Genome-scale CRISPR/Cas9 screen determines factors modulating sensitivity to ProTide NUC-1031
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Gemcitabine is a fluoropyrimidine analogue that is used as a mainstay of chemotherapy treatment for pancreatic and ovarian cancers, amongst others. Despite its widespread use, gemcitabine achieves responses in less than 10% of patients with metastatic pancreatic cancer and has a very limited impact on overall survival due to intrinsic and acquired resistance. NUC-1031 (Acelarin), a phosphoramidate transformation of gemcitabine, was the first anti-cancer ProTide to enter the clinic. We find it displays important in vitro cytotoxicity differences to gemcitabine, and a genome-wide CRISPR/Cas9 genetic screening approach identified only the pyrimidine metabolism pathway as modifying cancer cell sensitivity to NUC-1031. Low deoxycytidine kinase expression in tumour biopsies from patients treated with gemcitabine, assessed by immunostaining and image analysis, correlates with a poor prognosis, but there is no such correlation in tumour biopsies from a Phase I cohort treated with NUC-1031.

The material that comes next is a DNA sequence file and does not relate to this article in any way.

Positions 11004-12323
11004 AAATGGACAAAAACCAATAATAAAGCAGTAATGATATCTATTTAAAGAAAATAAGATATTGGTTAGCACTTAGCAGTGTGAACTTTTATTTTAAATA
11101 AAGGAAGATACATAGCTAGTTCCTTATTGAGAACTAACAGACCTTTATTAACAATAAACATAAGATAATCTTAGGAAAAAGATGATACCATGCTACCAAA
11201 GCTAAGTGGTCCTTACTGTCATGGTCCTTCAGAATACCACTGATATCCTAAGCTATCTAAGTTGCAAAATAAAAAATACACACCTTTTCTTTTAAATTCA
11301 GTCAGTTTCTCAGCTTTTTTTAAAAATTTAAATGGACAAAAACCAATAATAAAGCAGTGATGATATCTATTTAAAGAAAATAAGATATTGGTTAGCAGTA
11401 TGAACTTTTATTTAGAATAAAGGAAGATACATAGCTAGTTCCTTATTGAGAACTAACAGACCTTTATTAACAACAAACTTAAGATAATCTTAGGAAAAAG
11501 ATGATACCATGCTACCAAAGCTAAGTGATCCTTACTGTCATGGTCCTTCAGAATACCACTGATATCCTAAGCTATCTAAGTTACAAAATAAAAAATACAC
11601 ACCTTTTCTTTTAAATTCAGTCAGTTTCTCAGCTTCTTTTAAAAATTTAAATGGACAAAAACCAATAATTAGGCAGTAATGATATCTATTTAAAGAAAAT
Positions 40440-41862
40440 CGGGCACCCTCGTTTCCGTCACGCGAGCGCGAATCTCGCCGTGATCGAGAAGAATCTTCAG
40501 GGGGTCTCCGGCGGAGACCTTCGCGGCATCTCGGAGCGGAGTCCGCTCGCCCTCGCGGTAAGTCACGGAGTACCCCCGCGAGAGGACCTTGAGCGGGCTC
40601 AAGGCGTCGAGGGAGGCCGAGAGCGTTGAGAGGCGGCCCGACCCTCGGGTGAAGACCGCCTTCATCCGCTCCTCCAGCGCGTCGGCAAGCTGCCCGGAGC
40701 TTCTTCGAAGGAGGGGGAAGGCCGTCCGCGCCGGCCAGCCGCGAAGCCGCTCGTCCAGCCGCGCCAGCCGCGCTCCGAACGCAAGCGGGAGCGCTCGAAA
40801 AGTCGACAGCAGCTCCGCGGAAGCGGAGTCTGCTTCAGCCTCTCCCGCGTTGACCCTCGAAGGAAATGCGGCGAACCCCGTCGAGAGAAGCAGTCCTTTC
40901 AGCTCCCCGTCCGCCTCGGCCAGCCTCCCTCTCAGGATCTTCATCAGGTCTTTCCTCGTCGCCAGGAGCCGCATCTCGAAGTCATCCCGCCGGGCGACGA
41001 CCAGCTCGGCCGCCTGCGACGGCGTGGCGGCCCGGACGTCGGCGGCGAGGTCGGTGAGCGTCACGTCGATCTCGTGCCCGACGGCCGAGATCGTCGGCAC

Sarr , A , Bré , J , Um , I H , Chan , T H , Mullen , P , Harrison , D J & Reynolds , P A 2019 , ' Genome-scale CRISPR/Cas9 screen determines factors modulating sensitivity to ProTide NUC-1031 ' , Scientific Reports , vol. 9 , 7643 . https://doi.org/10.1038/s41598-019-44089-3
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DescriptionA.S. is the recipient of a Medical Research Scotland PhD Studentship awarded to P.A.R. Edinburgh Genomics is partly supported through core grants from Natural Environment Research Council (R8/H10/56), Medical Research Council (MR/K001744/1) and Biotechnological and Biological Research Council (BB/J004243/1). Publication of this article was funded in part by the University of St Andrews Open Access Publishing Fund.
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